Patients with PSCs tend to have relatively good distance-acuity in low-light conditions, but markedly reduced near vision with glare in bright light or with night driving. The reason for this is that the reduced aperture in brighter light prevents the entrance of the more peripheral light rays, resulting in more light passing through the opacity. In PSCs, the opacity is also closer to the nodal point ofthe eye. It has been suggested that this is the reason that the PSC decreases visual acuity more significantly than does anterior polar cataract, although this remains a controversial explanation.

Posterior subcapsular cataract is the typical cataract type seen with different intraocular diseases (high myopia, retinitis pigmentosa, diabetes mellitus, uveitis, etc.), trauma, or drugs (corticosteroids, antimalarial agents, etc.). However, the cause of the cataract cannot be established from only the ocular appearances. PSCs may develop as isolated entities or may be associated with other types of lens opacities. Often, some granules and vacuoles are found in front of the posterior opacity.

The PSC is one of the most difficult challenges for the cataract surgeon because of the increased tendency for rupture of the posterior capsule during cataract removal. Osher and colleagues reported a 26% incidence of capsule rupture in a series of 31 cases, and Vasavada and Singh reported a 36% incidence in a series of 22 cases. Das and colleagues reported that posterior capsule rupture occurred in 25 (31%) eyes, and was more common in young patients (<40 years). These authors reported that posterior capsule rupture was more common in extracapsular cataract extraction with phacoemulsification. Many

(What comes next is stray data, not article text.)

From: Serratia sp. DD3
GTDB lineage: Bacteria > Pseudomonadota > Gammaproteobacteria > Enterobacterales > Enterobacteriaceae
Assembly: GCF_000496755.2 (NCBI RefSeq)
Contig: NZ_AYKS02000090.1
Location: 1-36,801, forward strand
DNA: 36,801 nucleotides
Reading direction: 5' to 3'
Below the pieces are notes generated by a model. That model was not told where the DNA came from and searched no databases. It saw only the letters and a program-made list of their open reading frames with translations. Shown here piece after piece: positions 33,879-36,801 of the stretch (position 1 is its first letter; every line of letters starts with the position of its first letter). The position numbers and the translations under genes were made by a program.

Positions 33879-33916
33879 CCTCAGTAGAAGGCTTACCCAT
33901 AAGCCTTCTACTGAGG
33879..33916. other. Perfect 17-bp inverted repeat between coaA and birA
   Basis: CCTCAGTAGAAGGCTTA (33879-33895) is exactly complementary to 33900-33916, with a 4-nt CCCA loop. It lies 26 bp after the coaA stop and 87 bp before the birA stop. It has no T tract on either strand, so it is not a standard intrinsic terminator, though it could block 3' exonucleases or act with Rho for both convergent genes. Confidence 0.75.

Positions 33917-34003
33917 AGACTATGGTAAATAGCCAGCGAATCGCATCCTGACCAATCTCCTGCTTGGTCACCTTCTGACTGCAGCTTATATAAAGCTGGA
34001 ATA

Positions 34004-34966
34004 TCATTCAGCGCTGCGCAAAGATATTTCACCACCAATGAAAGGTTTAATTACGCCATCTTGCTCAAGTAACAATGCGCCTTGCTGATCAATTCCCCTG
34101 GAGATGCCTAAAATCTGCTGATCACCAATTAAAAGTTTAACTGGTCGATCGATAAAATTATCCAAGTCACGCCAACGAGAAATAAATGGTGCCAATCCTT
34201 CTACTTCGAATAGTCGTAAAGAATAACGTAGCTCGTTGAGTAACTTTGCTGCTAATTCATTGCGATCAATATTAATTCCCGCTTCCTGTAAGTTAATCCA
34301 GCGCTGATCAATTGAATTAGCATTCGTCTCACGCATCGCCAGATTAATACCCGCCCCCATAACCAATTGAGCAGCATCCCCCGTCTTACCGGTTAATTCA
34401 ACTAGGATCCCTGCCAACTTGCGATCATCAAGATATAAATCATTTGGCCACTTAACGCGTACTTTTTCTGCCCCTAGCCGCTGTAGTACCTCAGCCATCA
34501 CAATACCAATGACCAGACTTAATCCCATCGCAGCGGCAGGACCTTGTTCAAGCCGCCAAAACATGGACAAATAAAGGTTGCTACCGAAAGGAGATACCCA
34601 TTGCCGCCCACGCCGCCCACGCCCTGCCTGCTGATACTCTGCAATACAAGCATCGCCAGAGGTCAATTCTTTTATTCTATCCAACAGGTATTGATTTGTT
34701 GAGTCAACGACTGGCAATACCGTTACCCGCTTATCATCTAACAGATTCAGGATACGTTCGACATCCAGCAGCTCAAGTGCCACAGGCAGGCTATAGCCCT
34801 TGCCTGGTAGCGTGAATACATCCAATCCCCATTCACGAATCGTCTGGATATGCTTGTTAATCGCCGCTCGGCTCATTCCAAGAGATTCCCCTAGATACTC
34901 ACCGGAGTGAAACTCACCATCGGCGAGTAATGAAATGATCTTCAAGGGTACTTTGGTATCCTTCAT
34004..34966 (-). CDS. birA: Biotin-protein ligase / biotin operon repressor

Table 1 Comparison of the main features of anterior polar and posterior subcapsular cataracts

Cataract type

Anterior polar cataract

Posterior subcapsular cataract


Anterior visual axis

Posterior visual axis


Congenital, uveitis, trauma

Aging, intraocular disease, drugs (steroids), ionizing radiation

Effect on visual acuity

In congenital cases, little effect or increased risk of amblyopia. In acquired cases, effect mostly in early stages

Impairment, even in early stages; glare and decreased visual acuity, especially in bright sunlight or when driving at night; vision better in dim illumination

Surgical outcome

Easily removed after continuous curvilinear capsulorhexis and standard cataract surgery

High incidence of posterior capsular rupture

Techniques have been introduced to protect the posterior capsule during cataract surgery. Howard Fine and colleagues placed emphasis on avoiding pressure on the posterior capsule and stated that careful viscodissection of lens material will help the surgeon successfully meet this challenge. A comparison of anterior polar cataract and PSC is presented in Table 1.

See also: Cortical Cataract; The Epidemiology of Cataract; Genetics of Age-Related Cataract; Genetics of Congenital Cataract; Lens Structure; Normal Age-Related Changes: Crystallin Modifications, Lens Hardening; Nuclear Cataract; Posterior Capsule Opacification.